Is This Time Different?
By Sam Miller, CFA®, CFP®, CAIA®
Senior Investment Strategist
Just like fashion, art, and cooking, investing is also subject to fads and styles that come in and out of favor. Whether it’s dotcom stocks or cannabis startups or cryptocurrencies, it’s simply human nature to become enamored with the shiny new things that everyone’s buzzing about.
One of the trendiest investments in recent years has been “Big Tech” – a very select group of the largest technology and communications companies that includes some combination of Facebook, Amazon (officially a consumer discretionary stock), Netflix, Microsoft, Apple, and Google and which is referred to by various different acronyms (e.g., FANG, FAAMG, FANMAG) depending on whichever companies happen to be shining the brightest most recently. In most instances, we advocate steering clear of investment fads. But unlike other passing crazes, the adoration heaped on this short list of companies has been well deserved as collectively they have demonstrated truly remarkable innovation, scale, and profitability.
As a result, the stocks of these companies have handily beaten every other category, both in the raging bull market of the last decade as well as in the pandemic-fueled sell-off and recovery of 2020. Unlike other market cycles, where the outperformers on the way up often underperformed on the way down, Big Tech has bucked this trend. With the coronavirus improving the long-term prospects of businesses that can not only operate but thrive virtually – with less reliance on traditional workforces and brick-and-mortar stores – the rich have become richer. The end result? Now this small basket of companies is bigger than the market capitalization of most countries (see below).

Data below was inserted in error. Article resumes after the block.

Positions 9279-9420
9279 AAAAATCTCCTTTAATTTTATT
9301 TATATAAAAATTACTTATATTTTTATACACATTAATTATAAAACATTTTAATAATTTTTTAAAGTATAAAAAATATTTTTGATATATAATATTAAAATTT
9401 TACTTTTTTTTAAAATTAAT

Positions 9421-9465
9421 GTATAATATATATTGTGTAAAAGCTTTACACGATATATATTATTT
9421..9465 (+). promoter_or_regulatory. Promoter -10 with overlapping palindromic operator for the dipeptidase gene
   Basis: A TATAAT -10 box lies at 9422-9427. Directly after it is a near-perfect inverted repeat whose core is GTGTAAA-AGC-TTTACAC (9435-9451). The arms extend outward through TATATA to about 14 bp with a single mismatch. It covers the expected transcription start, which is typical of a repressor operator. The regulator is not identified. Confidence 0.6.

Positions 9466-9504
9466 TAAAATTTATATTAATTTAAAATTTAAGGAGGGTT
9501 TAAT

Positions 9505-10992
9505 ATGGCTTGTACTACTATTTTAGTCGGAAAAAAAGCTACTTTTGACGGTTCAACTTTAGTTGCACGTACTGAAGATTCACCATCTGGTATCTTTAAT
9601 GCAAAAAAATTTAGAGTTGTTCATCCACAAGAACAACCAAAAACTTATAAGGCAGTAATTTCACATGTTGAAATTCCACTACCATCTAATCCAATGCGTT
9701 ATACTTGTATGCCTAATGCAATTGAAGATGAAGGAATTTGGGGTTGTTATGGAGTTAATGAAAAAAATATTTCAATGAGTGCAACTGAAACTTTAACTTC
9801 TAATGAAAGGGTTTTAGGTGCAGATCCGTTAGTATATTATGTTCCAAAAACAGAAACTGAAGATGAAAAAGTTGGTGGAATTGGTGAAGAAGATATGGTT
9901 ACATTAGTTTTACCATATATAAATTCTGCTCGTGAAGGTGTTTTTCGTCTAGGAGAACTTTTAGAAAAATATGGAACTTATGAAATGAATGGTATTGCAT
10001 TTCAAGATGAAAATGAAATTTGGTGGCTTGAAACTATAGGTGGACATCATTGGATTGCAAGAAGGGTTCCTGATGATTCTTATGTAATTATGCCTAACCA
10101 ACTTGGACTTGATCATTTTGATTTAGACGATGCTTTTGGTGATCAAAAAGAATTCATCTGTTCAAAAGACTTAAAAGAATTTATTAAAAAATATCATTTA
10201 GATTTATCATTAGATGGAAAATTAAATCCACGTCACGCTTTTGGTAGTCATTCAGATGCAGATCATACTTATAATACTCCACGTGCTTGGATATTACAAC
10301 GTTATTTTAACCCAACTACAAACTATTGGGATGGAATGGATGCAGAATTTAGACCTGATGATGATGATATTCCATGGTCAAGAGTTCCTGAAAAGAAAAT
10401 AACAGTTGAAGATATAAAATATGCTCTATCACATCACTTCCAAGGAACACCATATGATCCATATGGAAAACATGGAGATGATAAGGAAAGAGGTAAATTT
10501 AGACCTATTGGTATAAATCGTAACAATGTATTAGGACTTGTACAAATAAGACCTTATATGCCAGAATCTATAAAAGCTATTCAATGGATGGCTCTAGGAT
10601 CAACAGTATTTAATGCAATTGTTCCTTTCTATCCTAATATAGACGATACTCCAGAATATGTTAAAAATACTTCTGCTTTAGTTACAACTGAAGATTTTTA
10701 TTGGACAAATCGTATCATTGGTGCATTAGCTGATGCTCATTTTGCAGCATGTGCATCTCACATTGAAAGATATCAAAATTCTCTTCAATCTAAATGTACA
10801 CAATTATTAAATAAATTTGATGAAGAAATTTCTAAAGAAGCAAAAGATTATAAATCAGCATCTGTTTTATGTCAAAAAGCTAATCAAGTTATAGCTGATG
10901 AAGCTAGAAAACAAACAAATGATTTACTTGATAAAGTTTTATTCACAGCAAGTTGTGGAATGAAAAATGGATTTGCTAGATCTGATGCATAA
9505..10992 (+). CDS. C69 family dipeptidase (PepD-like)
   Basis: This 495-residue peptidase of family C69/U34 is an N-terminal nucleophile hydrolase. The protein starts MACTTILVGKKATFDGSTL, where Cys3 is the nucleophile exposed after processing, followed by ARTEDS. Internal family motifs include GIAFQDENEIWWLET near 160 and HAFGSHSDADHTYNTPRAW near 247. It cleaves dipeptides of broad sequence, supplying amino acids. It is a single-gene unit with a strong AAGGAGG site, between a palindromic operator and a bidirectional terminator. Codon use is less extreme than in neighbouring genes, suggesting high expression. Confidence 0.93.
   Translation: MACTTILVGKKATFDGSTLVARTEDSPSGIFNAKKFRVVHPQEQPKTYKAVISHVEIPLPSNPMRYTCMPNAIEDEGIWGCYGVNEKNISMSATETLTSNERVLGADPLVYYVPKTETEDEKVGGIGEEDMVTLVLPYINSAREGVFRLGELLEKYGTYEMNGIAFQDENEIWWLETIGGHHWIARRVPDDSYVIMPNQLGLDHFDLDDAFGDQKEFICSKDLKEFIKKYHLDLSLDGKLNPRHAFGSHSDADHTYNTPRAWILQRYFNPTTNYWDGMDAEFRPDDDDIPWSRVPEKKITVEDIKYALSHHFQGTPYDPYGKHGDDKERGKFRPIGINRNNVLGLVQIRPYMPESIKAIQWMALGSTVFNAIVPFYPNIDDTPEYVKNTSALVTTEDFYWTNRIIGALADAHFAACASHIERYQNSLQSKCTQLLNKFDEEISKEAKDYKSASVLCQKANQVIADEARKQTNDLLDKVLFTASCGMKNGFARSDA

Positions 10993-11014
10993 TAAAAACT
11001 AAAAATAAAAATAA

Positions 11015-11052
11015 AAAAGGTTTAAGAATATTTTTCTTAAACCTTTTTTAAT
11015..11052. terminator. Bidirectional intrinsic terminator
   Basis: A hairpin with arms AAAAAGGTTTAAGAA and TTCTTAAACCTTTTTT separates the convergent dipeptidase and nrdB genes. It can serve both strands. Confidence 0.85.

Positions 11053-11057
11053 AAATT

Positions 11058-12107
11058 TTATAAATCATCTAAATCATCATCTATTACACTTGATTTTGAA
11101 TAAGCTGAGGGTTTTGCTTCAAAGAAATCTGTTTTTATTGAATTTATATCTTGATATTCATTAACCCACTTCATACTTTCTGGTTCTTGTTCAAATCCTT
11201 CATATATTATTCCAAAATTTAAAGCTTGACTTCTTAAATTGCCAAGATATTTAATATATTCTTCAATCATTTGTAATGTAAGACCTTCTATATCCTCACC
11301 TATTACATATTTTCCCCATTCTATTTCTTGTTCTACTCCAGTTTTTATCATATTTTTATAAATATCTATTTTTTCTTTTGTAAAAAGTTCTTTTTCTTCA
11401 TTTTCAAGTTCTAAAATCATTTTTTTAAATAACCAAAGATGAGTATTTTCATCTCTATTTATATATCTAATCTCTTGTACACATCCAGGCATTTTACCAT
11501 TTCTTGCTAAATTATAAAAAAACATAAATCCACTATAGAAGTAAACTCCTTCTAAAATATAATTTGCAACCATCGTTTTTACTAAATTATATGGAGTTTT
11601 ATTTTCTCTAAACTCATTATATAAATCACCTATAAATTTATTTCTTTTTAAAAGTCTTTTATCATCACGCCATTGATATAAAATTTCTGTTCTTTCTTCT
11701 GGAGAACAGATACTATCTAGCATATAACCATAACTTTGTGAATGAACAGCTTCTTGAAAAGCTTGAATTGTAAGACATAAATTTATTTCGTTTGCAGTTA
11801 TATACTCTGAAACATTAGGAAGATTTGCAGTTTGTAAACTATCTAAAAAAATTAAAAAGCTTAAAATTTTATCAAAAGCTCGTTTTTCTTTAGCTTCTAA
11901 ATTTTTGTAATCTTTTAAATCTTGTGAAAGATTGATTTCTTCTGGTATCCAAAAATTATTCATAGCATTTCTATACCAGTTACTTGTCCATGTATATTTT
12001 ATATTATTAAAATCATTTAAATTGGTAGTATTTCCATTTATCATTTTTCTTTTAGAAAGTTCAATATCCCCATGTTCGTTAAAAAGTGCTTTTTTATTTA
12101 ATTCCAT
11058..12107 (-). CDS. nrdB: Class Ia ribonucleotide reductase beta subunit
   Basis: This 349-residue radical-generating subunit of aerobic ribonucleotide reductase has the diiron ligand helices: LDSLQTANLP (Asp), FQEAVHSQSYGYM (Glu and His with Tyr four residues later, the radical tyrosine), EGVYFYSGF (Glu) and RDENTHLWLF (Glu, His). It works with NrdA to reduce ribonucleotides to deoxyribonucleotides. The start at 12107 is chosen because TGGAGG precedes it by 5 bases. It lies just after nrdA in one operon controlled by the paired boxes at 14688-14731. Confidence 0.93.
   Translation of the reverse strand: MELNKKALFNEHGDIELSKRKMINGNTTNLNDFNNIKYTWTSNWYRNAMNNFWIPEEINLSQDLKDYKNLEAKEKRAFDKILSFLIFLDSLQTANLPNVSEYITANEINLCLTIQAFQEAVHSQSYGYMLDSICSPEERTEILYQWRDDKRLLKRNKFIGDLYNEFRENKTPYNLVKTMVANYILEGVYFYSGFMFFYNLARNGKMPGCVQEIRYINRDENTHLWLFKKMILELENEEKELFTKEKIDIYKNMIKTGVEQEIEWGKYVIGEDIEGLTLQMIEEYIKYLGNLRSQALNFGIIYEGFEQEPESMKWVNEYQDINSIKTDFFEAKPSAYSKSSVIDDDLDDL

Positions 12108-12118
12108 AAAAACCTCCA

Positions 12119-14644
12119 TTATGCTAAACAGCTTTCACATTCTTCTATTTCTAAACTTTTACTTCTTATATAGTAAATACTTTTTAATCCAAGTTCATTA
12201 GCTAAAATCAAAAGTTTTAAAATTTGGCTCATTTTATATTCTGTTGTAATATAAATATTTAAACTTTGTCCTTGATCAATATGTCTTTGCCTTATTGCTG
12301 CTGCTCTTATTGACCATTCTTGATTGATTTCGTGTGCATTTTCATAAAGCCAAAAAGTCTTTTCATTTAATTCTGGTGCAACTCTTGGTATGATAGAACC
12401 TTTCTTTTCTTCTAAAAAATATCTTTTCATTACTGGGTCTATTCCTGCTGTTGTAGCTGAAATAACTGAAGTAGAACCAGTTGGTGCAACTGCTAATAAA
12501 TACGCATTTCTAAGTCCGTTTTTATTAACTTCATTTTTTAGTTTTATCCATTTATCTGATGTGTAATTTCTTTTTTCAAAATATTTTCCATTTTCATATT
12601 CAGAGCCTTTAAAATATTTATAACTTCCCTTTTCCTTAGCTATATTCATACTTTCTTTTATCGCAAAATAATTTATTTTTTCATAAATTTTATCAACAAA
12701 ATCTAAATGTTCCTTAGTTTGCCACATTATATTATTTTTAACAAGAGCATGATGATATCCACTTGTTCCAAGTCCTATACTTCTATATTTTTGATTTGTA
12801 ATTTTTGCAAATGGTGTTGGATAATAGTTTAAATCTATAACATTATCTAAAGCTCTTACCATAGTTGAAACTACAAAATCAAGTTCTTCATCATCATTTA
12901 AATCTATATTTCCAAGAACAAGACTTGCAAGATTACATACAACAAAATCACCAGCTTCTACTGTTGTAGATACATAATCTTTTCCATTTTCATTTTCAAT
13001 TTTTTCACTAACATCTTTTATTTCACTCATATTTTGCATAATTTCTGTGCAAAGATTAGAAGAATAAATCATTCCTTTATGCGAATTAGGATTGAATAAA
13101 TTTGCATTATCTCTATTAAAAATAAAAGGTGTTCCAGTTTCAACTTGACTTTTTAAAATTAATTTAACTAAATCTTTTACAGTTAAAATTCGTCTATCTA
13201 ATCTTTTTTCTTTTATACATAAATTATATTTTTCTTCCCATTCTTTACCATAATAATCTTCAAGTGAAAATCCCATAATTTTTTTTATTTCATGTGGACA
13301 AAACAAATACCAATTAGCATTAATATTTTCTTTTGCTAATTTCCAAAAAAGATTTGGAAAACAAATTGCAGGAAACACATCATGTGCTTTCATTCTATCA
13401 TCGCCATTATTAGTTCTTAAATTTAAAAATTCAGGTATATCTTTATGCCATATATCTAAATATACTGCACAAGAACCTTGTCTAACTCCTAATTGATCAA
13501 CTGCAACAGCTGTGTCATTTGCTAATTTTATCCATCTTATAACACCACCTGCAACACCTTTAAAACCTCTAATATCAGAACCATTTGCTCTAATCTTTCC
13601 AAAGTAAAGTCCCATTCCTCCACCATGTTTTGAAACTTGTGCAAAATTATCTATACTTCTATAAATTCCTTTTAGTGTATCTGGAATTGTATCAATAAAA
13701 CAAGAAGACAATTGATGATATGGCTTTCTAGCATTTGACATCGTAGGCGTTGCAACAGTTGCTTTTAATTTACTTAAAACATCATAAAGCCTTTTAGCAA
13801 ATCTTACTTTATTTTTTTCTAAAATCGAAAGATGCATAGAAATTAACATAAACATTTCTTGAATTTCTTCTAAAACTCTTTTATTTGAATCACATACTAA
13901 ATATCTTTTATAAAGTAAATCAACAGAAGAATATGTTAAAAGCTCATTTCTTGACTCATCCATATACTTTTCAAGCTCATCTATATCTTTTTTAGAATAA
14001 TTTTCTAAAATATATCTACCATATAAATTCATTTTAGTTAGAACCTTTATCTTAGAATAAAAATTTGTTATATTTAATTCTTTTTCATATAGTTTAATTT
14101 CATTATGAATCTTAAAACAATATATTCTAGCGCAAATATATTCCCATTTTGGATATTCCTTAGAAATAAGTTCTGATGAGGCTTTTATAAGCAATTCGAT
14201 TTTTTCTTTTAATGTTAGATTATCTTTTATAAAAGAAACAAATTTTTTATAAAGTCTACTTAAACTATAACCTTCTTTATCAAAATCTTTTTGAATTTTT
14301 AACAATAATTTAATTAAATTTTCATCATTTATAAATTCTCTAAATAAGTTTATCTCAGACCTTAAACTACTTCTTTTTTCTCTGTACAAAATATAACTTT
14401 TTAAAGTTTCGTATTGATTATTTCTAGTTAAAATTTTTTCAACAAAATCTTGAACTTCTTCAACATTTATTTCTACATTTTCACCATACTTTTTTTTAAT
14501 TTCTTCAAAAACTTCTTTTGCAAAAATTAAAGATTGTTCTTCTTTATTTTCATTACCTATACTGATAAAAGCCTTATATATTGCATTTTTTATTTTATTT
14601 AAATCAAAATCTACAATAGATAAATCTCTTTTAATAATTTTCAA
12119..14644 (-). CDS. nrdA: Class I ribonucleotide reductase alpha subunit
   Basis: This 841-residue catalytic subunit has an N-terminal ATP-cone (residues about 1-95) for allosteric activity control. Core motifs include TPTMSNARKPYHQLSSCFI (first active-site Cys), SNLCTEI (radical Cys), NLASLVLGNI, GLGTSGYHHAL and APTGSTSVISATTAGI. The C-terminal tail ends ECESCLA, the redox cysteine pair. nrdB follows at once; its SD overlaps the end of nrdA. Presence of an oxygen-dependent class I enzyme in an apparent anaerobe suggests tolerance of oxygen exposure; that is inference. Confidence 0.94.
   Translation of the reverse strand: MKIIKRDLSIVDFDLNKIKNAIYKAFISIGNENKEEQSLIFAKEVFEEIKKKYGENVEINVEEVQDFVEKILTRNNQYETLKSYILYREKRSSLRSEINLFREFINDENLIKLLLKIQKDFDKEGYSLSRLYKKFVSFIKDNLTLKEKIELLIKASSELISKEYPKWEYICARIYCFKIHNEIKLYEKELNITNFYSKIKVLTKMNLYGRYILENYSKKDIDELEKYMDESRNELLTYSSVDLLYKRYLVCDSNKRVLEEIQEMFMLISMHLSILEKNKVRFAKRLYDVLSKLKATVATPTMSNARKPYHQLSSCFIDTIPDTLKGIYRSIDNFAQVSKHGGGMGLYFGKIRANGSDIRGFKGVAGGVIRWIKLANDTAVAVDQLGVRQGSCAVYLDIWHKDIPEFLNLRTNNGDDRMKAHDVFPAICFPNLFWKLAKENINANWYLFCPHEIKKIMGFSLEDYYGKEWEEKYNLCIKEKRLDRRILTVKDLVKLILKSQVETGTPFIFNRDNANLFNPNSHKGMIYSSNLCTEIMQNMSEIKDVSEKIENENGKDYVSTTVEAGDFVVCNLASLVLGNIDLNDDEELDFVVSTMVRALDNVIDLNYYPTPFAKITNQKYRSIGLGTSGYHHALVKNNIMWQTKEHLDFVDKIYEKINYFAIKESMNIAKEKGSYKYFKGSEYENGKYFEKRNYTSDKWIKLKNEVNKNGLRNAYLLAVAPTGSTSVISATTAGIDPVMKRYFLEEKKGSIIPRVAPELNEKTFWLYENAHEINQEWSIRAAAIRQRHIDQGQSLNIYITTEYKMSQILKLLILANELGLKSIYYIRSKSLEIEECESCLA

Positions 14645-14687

But this outperformance has also generated more risk in the form of narrower breadth and the greatest market concentration since the dotcom boom of the late 1990s (Figure 2). The market’s prospects are currently riding on a far smaller list of companies than is typically the case. In fact, over the last 30 years, no two companies had ever EACH comprised more than 5% of the S&P 500® index. As of the time of this writing, Microsoft and Apple both do. Since the COVID-19 drawdown in March, Facebook, Amazon, Microsoft and Netflix have all led the market rally (achieving new all-time highs in the process), with the other FANMAG names
not far behind.
Why You Shouldn’t Put All Your Eggs in the Big Tech Basket
Certainly, tech stocks have been one of the few bright spots in an otherwise awful crisis. And it’s feasible that their outperformance might continue further into the future. But if market history has taught us anything, it’s that at some point performance will reverse as expectations begin to exceed reality. The technology sector in general (and FANMAG stocks in particular) will continue to be an important building block for most portfolios; yet we caution investors not to extrapolate the last few years’ worth of performance into the future for several reasons:
1. There are upper bounds to growth
Since 2014, the market cap of Facebook, Amazon, Apple, Microsoft, and Google grew at an annualized rate of 21.6%, while the S&P 500 grew at 7.7%1. If these growth rates were to continue, in seven years these five stocks would represent HALF the index. Six years later, they would represent almost the entire index. From a purely mathematical perspective, this can’t happen. The larger these companies become, the harder it will be to sustain the same astronomical growth going forward.